Of course, the report notes that blacks and Hispanics are disproportionally affected by this institutional racism. I can go on and on from city to city from housing to schools but the result is the same: institutional racism is across America, is not bounded by political affiliation, or as Larry notes, even the race of the government. There’s more going on here than Horist’s blame it on the Democrats, vote Republican.

            “None from the giant northern cities with longtime reparations for racism. . As Republicans took over the southern states and cities” which IMO, is true that the worse offenders are in the North, and Northeast to be exact.

            “The number and power of such groups as the KKK, the Knights of the White Camelia, the Red Shirts and the White Citizens Councils were reduced to a few rag-tag white supremacy groups with little sway over southern society. the occasional example of racial violence is miniscule compared to the days of Democrat Rule.” Why does Horist drag out the KKK? And then for you to say: happy days are here, racial violence occasional compared to the days of Democratic rule. (I thought he was telling us it’s all due to Democratic rule and Democrats rule it all?)

            No matter: “U.S. Hate Crimes At New Decade High.” “Among hate crimes motivated by race, ethnicity and ancestry, Anti-Black hate crime was the most common at 2,755 out of 4,939 incidents.” **

            No, Larry, I might not rush to print that book yet. I am not sure that this dog does hunt. IMO the answer is not as simple as it’s the Democrats fault. I do agree systemic racism is in America, that it hits poor the worse, and the poor are disproportionally black and Hispanics. IMO, economics plays a significant role in keeping people in place (segregated), creating poor schools (majority of local funding), etc. It’s the cycle of poverty that needs to be broken to make headway here.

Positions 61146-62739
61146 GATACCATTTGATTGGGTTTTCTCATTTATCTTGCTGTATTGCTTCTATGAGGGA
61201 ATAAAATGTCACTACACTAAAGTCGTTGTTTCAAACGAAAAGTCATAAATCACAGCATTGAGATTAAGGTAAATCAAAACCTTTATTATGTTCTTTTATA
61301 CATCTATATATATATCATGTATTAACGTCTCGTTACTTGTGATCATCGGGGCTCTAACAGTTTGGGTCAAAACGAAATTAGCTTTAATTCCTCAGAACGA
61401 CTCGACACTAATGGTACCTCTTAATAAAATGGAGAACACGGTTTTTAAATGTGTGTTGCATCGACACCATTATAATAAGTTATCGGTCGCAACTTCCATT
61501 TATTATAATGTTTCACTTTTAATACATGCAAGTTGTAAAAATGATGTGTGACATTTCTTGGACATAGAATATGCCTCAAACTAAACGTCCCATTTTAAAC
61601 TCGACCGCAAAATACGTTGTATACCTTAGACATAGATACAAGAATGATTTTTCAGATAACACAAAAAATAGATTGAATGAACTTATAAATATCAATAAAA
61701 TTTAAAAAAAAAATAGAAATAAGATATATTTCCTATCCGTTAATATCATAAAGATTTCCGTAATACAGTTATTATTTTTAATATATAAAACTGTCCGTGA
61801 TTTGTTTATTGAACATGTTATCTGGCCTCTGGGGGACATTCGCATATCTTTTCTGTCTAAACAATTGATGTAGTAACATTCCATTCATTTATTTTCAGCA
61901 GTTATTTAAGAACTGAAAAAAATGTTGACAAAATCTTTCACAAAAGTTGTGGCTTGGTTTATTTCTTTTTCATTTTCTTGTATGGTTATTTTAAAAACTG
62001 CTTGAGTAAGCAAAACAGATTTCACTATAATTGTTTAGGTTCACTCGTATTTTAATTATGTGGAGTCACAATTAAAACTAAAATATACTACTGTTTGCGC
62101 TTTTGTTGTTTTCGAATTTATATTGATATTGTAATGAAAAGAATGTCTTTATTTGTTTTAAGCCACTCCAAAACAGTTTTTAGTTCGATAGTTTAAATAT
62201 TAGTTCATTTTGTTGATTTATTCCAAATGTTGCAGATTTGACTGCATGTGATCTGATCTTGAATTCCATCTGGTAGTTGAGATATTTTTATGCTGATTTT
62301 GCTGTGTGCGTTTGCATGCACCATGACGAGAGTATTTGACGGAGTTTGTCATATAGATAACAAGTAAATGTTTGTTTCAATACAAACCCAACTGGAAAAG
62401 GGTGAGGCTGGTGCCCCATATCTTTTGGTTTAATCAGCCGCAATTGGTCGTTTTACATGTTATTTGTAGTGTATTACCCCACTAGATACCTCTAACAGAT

“That is a FACT.” It is true that’s where it is, it is not true IMO that it’s the sole reason, especially considering the same problems can be found outside of Horist’s Democratic large-city Venn diagram. As proven here, as proven previously in violent crime. Granted, these are snapshots, but I am pretty certain that any drill-down will just add more fodder to those results.

            I am sorry but I don’t see Republicans coming up with better solutions at this point. And some places, like DeSantistan seem to be going in the wrong direction banning black studies, teaching the benefits of slavery, and banning many books with historical views on blacks.

            I am not saying you are wrong, but I have yet to hear you expound the benefits of Republican rule, even in Republican cities where we all admit you have an edge, due to size. As if size matters.

            And again, you label me a liar without proving a lie, but relying on the fact that I have produced evidence you don’t like, does not fit your paradigm, and therefore I am a liar. It does not work that way, Mr. Horist, and you once again show your true self.


    Hey Dan, do you mean cities have more violence because they have more people? I do like Small Town and Richmond. I find it funny that now you are the hippies with your folks songs. Pete, Arlo, and The Weavers are proud.

    But on this one, nope, you are wrong. Let’s go to Forbes, right wing Forbes, for the news:

    “A new study published in Journal of the American Medical Association’s Surgery found that firearm deaths are more likely in small rural towns than in major urban cities, adding to research that contradicts common belief that Democratic blue areas have higher incidences of gun-related deaths than do Republican red districts.” sonna of butch….

    but wait, there’s more:

    “A Third Way report found that between 2000 and 2020, Trump-voting states had 12% higher murder rates than did Biden-voting cities.”

    “Data shows that in 2020, eight of the ten states with the highest murder rates voted for the Republican presidential nominee in every election in this century.”